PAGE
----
The Robin’s pincushion is a gall caused by the larvae of a tiny gall wasp (Dipoloepis rosae). The female wasp lays her eggs in the leaf bud of a wild rose; the eggs hatch there and the larvae secrete a chemical that causes the leaf bud to grow into a woody gall with a covering of moss-like leaves.
It is also known as the rose bedeguar gall or moss gall. They are widespread; most commonly found developing on the stems of dog-roses (Rosa canina) during late summer. As it matures, the gall acquires a reddish colour.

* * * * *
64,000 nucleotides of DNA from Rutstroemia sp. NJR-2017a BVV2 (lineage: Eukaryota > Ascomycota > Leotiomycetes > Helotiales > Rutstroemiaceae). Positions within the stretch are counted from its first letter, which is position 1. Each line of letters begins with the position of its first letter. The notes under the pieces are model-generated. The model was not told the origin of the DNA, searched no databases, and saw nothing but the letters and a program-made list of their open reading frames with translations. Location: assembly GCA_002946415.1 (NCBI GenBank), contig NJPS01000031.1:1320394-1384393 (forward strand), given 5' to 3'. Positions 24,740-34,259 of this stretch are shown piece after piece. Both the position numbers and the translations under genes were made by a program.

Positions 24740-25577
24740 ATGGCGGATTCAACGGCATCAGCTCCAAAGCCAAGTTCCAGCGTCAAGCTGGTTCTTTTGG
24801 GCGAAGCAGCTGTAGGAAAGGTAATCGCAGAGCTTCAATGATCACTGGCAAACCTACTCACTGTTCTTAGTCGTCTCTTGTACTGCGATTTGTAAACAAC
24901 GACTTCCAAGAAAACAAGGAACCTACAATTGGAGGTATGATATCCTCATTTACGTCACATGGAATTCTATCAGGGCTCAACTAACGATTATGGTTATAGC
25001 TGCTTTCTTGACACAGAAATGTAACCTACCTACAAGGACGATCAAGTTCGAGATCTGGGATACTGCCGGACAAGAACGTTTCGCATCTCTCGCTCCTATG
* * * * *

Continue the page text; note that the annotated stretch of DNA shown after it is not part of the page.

Each gall holds many larvae, each in its own chamber. The larvae feed on the gall tissues through the winter and emerge in spring as adults. The majority of adult wasps are females which reproduce asexually; males are very rare.
Pictures of gall: Ian Bushell
Picture of rose: DKG